Reproducibility of Vibrionaceae population structure in coastal bacterioplankton.

Journal Article (Journal Article)

How reproducibly microbial populations assemble in the wild remains poorly understood. Here, we assess evidence for ecological specialization and predictability of fine-scale population structure and habitat association in coastal ocean Vibrionaceae across years. We compare Vibrionaceae lifestyles in the bacterioplankton (combinations of free-living, particle, or zooplankton associations) measured using the same sampling scheme in 2006 and 2009 to assess whether the same groups show the same environmental association year after year. This reveals complex dynamics with populations falling primarily into two categories: (i) nearly equally represented in each of the two samplings and (ii) highly skewed, often to an extent that they appear exclusive to one or the other sampling times. Importantly, populations recovered at the same abundance in both samplings occupied highly similar habitats suggesting predictable and robust environmental association while skewed abundances of some populations may be triggered by shifts in ecological conditions. The latter is supported by difference in the composition of large eukaryotic plankton between years, with samples in 2006 being dominated by copepods, and those in 2009 by diatoms. Overall, the comparison supports highly predictable population-habitat linkage but highlights the fact that complex, and often unmeasured, environmental dynamics in habitat occurrence may have strong effects on population dynamics.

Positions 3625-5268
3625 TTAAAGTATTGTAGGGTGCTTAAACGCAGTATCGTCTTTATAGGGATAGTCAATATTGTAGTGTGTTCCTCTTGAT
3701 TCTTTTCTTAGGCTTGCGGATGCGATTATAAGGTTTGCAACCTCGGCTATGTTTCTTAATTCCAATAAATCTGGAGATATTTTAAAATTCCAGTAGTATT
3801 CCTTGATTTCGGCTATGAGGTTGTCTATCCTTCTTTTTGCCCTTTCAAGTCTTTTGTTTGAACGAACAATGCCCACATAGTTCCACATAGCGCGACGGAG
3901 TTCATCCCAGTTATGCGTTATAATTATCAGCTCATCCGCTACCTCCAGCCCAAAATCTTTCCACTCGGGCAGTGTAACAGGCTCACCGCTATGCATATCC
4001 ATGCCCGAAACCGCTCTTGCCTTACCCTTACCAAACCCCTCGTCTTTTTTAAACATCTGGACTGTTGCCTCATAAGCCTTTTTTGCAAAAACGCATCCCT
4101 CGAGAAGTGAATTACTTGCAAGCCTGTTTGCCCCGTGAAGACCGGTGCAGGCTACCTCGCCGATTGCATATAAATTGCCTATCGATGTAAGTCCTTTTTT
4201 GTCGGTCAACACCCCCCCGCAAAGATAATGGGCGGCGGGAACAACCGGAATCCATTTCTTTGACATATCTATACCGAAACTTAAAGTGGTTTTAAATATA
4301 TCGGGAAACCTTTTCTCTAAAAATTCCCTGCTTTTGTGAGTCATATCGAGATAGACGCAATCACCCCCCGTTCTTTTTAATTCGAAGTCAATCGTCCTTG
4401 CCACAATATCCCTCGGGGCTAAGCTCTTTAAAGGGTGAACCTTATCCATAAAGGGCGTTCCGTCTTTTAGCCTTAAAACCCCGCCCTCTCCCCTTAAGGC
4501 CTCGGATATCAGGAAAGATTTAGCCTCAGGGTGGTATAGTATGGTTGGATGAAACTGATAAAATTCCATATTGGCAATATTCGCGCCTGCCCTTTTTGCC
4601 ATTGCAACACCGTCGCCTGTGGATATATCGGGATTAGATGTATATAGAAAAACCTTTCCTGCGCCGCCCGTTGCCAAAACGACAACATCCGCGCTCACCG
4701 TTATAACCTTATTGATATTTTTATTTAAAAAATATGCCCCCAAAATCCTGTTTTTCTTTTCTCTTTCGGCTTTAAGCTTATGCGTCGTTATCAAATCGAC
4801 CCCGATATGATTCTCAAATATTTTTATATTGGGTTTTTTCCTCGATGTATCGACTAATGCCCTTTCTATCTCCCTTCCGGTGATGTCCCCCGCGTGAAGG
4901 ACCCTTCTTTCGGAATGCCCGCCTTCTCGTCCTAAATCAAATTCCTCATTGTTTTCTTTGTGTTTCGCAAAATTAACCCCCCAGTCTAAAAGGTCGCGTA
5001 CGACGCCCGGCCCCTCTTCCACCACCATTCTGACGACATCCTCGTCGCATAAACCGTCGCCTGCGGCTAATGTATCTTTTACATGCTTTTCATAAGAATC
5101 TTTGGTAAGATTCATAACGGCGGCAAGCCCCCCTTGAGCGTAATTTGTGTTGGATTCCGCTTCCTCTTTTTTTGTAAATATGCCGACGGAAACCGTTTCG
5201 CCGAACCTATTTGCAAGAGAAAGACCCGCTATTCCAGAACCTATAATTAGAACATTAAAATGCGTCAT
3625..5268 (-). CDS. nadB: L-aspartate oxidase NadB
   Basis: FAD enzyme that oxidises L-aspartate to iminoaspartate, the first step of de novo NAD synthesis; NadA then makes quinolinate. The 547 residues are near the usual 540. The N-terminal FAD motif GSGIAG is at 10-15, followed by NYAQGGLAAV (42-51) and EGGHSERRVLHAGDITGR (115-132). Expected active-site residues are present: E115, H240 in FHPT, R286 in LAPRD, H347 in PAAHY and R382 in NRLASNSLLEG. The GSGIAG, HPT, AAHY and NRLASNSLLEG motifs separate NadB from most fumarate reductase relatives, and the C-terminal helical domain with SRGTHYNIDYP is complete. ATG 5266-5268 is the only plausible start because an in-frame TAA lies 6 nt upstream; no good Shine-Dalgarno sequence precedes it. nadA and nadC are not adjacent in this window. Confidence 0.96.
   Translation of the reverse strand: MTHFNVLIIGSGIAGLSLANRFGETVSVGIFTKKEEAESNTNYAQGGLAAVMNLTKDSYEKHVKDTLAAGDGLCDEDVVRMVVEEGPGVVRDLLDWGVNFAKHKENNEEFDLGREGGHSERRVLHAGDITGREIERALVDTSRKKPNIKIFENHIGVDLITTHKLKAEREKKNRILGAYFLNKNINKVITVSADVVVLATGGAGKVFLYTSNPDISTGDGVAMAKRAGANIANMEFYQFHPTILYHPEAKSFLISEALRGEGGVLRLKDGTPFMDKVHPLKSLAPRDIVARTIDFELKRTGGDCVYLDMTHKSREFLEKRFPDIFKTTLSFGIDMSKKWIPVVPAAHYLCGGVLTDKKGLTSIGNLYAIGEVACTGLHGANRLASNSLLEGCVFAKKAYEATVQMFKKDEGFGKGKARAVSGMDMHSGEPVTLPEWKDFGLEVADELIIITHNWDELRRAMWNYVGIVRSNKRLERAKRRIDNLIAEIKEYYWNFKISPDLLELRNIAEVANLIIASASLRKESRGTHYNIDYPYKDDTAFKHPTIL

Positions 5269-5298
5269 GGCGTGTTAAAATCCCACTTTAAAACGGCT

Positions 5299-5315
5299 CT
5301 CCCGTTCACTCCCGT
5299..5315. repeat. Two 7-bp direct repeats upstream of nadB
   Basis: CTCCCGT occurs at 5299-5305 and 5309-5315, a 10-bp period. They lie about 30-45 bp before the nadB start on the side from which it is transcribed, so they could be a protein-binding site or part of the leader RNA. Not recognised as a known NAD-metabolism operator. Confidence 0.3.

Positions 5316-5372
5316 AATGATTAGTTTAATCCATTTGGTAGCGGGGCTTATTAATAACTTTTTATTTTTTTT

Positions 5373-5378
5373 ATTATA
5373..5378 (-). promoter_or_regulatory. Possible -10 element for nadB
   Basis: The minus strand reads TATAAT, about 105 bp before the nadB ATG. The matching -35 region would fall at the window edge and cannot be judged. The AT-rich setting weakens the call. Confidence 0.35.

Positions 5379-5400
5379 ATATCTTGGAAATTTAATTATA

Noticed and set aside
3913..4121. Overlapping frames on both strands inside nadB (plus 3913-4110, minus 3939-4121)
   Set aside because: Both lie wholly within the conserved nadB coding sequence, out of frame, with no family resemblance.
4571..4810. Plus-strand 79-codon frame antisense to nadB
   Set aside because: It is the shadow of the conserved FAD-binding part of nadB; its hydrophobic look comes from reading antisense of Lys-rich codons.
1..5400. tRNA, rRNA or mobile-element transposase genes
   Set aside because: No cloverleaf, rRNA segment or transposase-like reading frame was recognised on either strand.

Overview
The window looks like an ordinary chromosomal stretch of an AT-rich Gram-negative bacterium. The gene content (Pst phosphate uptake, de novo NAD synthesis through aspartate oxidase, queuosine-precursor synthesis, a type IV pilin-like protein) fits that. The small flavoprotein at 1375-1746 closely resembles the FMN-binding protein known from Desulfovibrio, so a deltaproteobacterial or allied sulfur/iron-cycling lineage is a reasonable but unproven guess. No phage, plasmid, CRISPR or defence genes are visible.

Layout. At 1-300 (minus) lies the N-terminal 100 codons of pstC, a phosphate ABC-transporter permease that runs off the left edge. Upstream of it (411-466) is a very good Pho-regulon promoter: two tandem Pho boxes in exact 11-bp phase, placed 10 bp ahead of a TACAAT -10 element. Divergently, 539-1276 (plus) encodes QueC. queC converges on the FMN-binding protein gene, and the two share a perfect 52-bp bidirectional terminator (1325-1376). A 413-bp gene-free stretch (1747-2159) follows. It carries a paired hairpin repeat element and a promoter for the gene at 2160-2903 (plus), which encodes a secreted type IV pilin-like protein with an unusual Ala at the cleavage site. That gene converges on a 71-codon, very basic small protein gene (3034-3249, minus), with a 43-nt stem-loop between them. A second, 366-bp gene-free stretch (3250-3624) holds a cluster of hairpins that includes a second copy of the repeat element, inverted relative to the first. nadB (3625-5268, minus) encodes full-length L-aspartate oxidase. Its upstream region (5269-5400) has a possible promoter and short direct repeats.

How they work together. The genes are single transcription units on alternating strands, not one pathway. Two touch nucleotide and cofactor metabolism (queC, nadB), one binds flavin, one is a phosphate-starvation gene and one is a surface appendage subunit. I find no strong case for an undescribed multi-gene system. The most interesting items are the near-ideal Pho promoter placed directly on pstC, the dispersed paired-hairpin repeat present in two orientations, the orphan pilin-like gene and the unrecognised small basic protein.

Full Text

Duke Authors

Cited Authors

  • Szabo, G; Preheim, SP; Kauffman, KM; David, LA; Shapiro, J; Alm, EJ; Polz, MF

Published Date

  • March 2013

Published In

Volume / Issue

  • 7 / 3

Start / End Page

  • 509 - 519

PubMed ID

  • 23178668

Pubmed Central ID

  • PMC3578574

Electronic International Standard Serial Number (EISSN)

  • 1751-7370

Digital Object Identifier (DOI)

  • 10.1038/ismej.2012.134


  • eng

Conference Location

  • England